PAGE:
These programs are a vital cornerstone of the county's Long-term Waste Management Master Plan, which has a goal of diverting more than 75% of the waste generated by residents from the landfill. It is estimated that the new green-bin program will result in the diversion of more than 2,000 tonnes of food waste, with the gray and blue bins making up the Recycle Right initiative that should achieve an additional 1,000 tonnes of diversion.

For more information, visit www.Northumberland/ca/RecyclingAndWaste or call 1-866-293-8379

Cobourg Council defeats motion for investigation

The motion to investigate Cobourg council members after information from a closed session was leaked “unnecessarily damages the reputation of the town and divides council” according to Coun. Emily Chorley

On Monday night, Cobourg council brought forward a motion that called for the town’s Integrity Commissioner to launch an investigation to determine the source or sources and that the findings and recommendations for penalties be shared with council and the public.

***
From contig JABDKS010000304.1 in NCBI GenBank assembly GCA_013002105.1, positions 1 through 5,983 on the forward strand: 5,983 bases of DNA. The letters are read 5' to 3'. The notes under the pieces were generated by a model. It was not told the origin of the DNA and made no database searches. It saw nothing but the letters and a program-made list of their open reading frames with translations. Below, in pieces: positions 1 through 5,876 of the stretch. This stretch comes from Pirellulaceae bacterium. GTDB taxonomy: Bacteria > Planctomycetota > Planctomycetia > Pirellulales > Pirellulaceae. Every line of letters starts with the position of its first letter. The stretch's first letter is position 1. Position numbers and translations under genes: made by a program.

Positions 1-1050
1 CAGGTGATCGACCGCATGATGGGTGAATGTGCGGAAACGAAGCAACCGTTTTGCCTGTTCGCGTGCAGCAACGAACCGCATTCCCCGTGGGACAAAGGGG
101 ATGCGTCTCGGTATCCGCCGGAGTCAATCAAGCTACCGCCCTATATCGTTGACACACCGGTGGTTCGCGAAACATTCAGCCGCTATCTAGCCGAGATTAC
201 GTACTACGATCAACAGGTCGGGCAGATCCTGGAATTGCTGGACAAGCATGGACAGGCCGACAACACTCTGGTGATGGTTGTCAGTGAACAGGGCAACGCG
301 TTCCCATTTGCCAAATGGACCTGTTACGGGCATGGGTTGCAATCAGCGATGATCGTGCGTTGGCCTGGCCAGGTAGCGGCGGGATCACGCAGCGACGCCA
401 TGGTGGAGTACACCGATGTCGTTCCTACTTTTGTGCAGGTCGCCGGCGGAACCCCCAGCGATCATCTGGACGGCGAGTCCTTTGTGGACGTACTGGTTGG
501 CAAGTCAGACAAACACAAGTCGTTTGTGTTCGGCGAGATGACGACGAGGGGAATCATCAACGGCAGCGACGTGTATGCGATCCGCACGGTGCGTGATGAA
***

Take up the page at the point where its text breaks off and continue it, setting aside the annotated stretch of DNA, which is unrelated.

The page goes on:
At the meeting Coun. Chorley shared why she would not be supporting the call for an investigation.

Coun. Adam Bureau expressed similar thoughts.

The final vote was 4-3. Mayor John Henderson, Coun. Aaron Burchart and Coun. Brian Darling were in support while Deputy Mayor Suzanne Seguin, Coun. Chorley, Coun. Bureau and Coun. Nicole Beatty were against.

The motion was defeated.

Cobourg Residents Face Drug Charges After Search Warrant


As part of their continuing joint drug enforcement operations, officers of the Cobourg Police Service and Port Hope Police Service executed a Controlled Drugs and Substances Act search warrant overnight at a George Street residence in Cobourg.

As a result of this investigation and search, police seized over 8 kilograms of marijuana with an estimated value of $83,669. As well, over 30 ounces of fentanyl were seized, with an estimated value of $15,400.  Finally, $3,165 in cash was seized. Total value of the seizure is estimated at $102,234.

David Beesley, 48 years of age, of Cobourg is charged with:

  1. Possess Cannabis for the Purpose of selling contrary to section 10(2) of the Cannabis Act

  2. Possess schedule I for the Purpose of trafficking contrary to section 5(2) of the controlled drugs and substances act